In an area that did not boast many hotels, it must have been a pretty big deal to have gotten it built. I was in highschool at the time and the senior class was very delighted at being able to host our prom there. So much nicer than the gym. When that is your reference point, the perspective is much different.

Probably pretty nice.
Today at the high school in my town, will have nothing but the downtown destination of Chicago for their prom. Kids have to be loaded on busses and ferried to the "big city" for the culmination of the dating year of high school.   I suppose there is a certain cachet attached to getting dressed up and heading "downtown", but it is a long way back when so many things can go so wrong. After all prom is an evening of "great expectations" or at least it was in my day.

Anyway, what I was really thinking about was how sad the former hotel looks to me when I pass it, which I do at least eight times a day. It has a ghost like quality, which is more than borderline creepy. The building is empty or looks that way, so when a light sometimes is shining through a lone window or a car is parked under the portico, it is cause for notice.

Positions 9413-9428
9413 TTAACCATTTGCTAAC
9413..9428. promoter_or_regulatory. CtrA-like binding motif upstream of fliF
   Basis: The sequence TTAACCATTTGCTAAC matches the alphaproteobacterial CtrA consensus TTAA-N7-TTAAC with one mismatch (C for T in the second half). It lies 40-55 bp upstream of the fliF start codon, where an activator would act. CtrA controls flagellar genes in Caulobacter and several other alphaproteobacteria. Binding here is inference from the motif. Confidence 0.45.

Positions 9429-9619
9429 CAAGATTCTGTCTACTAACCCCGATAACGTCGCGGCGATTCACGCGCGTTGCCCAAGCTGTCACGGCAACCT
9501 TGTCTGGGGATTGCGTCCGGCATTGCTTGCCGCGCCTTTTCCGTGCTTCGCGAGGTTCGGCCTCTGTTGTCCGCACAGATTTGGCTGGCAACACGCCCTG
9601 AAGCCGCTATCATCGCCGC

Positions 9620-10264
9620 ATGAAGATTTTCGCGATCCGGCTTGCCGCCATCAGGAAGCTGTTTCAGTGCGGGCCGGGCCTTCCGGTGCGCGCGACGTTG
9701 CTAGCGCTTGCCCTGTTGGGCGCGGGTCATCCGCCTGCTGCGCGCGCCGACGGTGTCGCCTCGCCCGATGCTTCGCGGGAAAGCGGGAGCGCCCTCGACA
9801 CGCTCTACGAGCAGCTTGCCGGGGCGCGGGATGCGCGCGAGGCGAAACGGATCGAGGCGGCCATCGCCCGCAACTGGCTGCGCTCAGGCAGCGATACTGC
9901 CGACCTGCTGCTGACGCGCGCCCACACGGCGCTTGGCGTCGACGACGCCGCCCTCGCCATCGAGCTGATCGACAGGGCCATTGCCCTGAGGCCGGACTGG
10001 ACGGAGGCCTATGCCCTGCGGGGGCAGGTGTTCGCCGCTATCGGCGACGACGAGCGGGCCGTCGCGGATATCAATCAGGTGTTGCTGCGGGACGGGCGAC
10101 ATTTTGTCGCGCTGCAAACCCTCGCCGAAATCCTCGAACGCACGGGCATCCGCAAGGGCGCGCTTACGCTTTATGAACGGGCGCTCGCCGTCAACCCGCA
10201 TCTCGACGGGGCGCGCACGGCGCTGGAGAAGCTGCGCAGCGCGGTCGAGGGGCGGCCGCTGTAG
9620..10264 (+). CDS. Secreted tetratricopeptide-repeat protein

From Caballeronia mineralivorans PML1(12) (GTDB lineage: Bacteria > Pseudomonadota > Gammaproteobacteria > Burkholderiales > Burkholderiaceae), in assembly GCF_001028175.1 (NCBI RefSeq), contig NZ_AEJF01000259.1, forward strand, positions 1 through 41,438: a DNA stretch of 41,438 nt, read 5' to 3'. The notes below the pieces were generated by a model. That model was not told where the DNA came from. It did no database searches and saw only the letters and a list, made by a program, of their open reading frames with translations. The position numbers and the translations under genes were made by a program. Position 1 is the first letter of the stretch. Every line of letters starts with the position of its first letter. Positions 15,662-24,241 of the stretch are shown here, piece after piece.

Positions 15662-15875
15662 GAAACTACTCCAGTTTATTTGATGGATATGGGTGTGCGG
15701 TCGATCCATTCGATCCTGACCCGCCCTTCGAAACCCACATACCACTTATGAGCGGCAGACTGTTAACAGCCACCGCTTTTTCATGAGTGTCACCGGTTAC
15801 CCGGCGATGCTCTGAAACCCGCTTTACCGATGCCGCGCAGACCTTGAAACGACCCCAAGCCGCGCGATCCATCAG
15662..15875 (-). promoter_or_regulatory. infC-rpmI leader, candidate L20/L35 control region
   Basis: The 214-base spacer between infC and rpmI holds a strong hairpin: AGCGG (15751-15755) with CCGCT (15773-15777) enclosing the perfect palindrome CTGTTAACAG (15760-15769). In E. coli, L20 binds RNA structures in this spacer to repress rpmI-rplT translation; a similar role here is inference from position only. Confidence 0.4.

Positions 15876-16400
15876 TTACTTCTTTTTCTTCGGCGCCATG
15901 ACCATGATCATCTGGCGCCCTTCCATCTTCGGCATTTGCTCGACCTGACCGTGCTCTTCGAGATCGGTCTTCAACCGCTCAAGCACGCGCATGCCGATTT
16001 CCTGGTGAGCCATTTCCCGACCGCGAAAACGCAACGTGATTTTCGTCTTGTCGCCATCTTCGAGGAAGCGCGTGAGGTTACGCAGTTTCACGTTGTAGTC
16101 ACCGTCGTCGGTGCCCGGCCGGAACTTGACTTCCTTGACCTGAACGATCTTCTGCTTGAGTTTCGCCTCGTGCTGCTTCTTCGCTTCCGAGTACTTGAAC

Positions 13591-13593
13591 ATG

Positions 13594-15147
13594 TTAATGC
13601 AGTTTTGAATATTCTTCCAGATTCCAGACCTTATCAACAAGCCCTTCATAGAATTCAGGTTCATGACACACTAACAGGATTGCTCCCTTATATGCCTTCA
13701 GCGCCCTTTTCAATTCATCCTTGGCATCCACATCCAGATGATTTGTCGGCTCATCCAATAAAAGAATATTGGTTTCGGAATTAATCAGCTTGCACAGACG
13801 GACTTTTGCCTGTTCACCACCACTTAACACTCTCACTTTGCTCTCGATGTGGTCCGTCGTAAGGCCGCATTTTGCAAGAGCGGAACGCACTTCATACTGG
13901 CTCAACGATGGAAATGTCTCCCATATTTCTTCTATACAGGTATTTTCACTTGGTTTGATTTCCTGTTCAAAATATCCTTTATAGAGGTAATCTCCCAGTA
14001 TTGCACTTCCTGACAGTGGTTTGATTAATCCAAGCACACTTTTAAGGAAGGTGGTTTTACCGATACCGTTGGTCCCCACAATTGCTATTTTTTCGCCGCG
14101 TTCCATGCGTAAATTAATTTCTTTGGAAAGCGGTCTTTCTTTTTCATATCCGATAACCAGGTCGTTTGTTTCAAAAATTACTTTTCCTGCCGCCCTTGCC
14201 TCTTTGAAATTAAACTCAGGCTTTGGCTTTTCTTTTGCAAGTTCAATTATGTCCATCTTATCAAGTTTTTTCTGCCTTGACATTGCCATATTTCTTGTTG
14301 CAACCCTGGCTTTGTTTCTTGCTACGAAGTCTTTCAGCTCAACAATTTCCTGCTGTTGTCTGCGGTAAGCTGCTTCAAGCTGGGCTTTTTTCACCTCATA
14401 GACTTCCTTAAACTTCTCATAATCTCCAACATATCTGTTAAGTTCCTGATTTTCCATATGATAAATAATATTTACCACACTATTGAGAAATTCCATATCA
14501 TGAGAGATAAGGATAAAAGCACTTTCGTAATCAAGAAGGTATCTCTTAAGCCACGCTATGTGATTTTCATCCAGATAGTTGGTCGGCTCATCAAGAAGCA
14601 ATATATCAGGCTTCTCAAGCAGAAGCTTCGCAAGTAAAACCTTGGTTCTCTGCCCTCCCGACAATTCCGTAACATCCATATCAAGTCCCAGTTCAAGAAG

My family often remarks things like:

1. Tear the building down.
2. Maybe it is a "Norman Bates" hotel.
3. I saw someone go into the front door, yikes!
5. Wouldn't it be nice if they put a Trader Joes there?

I wonder things like:

1. What did they do with the furniture?
2, Is there mold in the building?
3. Do squatters live there?
4. Bet they have rodents.
5. When is the city going to do something with this building?

Sometimes, I think about the prom I went to there. It was, in retrospect, pretty mundane. A large room with  round tables covered with white tablecloths and table decorations in the school colors (red and grey). The D.J. was too loud, the food  in too short supply and the lemonade  too sweet.

This is not the pattern she made for me, but similar.
My sister had made my dress for me, out of pale blue silk with white lace. She also had made me a jacket to match. She was kindness itself, for she also purchased the fabric.